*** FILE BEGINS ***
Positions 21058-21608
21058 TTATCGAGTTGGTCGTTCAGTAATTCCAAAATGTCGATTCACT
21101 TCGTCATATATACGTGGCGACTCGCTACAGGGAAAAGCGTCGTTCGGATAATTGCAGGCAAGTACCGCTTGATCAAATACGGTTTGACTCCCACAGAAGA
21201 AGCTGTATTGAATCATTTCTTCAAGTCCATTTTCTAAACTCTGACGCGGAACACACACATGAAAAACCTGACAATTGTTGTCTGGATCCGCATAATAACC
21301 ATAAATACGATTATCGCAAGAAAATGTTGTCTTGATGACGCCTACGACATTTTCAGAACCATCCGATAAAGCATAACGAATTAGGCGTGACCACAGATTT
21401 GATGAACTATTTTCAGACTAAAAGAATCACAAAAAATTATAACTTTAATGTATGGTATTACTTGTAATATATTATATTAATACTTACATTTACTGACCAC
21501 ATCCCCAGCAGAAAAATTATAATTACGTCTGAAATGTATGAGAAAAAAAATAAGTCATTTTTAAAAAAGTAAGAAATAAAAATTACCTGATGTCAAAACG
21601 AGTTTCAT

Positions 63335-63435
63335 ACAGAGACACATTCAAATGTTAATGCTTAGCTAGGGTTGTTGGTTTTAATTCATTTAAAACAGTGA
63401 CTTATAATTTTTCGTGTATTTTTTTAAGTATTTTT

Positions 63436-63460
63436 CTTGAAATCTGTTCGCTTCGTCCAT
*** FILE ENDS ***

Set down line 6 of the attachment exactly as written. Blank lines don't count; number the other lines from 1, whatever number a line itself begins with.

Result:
21401 GATGAACTATTTTCAGACTAAAAGAATCACAAAAAATTATAACTTTAATGTATGGTATTACTTGTAATATATTATATTAATACTTACATTTACTGACCAC